OEM responds to efficiency challenge with giant cone crusher

In a press release, Metso explained that the 465-tonne MP2500 cone crusher had been developed in response to the global mining industry’s increased efforts to improve operational efficiency.

“The global mining industry is striving to develop more energy- and cost-efficient technologies for minerals processing,” the press release read. “As ore grades decline, more and more ore needs to be processed to obtain the same amount of the valuable mineral and to meet production targets. This equation often results in increased processing costs and can prove problematic for miners.” 

The MP2500, which was designed for secondary and tertiary crushing, was said to be able to address these issues. Not only did its huge 3290mm head diameter mean it could process greater volumes of material than would be possible on a standard sized machine, but its feed opening – which the release stated was the “largest ever made” with a range of 50mm to 560mm – was able to process larger rocks as well, using the crushing power of two Nordberg MP1250 cone crushers.

“It saves costs as fewer crushers, related infrastructure and maintenance are needed for achieving the same or increased amount of production,” the press release explained.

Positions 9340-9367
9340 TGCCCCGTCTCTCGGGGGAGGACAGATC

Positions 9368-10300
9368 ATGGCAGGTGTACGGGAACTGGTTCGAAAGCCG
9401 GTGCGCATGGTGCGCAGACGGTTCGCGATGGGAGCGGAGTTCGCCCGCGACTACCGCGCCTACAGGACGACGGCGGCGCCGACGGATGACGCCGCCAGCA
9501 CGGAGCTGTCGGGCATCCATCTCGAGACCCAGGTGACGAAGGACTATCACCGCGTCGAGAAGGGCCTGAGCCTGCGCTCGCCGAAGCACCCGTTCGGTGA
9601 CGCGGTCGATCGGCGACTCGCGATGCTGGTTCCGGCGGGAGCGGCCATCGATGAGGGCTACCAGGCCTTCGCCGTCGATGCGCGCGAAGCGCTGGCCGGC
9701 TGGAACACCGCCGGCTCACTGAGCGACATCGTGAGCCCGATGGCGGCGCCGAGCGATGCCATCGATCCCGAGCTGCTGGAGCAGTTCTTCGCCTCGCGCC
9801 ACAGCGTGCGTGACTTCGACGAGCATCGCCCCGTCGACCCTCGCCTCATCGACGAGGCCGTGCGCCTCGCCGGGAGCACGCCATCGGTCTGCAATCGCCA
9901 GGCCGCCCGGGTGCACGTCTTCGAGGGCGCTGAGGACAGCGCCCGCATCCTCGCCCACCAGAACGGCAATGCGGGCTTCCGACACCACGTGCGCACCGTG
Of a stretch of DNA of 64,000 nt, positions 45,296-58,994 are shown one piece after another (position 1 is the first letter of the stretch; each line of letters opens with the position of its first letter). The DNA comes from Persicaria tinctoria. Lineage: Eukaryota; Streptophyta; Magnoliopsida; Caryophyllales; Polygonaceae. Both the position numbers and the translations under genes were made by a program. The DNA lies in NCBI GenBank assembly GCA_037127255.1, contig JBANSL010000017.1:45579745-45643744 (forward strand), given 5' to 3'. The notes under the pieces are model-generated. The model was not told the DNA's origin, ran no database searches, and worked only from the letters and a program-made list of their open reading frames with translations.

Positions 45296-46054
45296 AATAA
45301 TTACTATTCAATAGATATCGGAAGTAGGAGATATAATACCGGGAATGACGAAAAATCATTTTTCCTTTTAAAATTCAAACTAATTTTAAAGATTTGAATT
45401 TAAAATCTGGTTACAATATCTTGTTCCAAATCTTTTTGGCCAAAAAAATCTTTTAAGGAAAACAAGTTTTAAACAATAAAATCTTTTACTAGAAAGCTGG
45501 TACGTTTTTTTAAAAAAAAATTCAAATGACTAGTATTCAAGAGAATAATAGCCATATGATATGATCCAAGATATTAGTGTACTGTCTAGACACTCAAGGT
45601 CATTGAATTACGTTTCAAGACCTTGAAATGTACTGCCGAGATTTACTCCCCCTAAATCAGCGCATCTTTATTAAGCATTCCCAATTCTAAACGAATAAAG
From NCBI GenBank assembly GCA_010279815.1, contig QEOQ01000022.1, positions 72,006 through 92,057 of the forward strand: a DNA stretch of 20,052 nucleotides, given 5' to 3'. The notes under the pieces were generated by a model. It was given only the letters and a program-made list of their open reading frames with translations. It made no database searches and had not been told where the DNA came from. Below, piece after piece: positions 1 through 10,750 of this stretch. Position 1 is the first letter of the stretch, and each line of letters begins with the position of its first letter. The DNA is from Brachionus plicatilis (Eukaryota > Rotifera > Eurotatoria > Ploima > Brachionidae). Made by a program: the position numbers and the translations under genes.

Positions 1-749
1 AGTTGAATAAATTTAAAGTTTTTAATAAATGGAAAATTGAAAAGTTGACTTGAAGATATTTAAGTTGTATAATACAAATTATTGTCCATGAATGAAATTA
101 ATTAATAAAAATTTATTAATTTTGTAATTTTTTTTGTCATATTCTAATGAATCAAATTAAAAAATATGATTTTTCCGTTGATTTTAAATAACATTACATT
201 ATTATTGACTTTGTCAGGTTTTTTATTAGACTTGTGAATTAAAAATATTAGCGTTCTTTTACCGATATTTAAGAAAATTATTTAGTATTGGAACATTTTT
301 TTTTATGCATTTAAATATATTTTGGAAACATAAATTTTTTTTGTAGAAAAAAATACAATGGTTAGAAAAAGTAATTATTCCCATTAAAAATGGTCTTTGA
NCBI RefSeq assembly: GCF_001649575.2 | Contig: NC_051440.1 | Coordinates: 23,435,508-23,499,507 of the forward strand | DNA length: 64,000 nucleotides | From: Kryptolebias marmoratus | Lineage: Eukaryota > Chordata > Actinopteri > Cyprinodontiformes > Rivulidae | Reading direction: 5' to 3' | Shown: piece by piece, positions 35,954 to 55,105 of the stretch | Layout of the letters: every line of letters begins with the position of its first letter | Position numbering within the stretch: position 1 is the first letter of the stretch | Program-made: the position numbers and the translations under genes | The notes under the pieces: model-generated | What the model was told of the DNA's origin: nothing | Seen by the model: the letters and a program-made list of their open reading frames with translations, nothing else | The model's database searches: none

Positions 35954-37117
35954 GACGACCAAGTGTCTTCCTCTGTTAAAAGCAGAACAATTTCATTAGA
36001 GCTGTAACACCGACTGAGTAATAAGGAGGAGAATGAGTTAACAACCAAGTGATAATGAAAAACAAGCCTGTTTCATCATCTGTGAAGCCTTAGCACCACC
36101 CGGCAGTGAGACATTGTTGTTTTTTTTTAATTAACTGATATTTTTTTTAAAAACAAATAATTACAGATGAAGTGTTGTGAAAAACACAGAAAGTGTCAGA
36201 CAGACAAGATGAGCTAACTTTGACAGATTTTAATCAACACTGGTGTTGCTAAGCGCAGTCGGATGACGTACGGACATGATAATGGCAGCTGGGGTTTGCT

Safety innovations
{{image2-A:R-w:250}}For the same reason, the cone crusher was said to be able to improve site safety; the reduced amount of infrastructure resulted in less maintenance, limiting the frequency that personnel were required to conduct work on the equipment.

Metso also took steps to ensure that the maintenance that was required could be conducted safely and with relative ease by developing a new method to remove the crusher’s socket – a concept that currently has a patent pending.

Metso explained in its press release that the new method to remove the socket “eliminates heating of the part in a difficult working space”. This method also eliminates process variables associated with socket removal and reduces the overall stress on both the socket and main shaft.

“Metso also refined the existing jackbolt locknut design to reduce the amount of manual work and replaced it with hydraulics to simplify the same work,” the release added.

The first MP2500, which was valued at more than €10 million ($AUD14.3 million), will be installed at First Quantum Minerals’ Sentinel copper mine in Zambia, Africa and is expected to be operational in early 2015.

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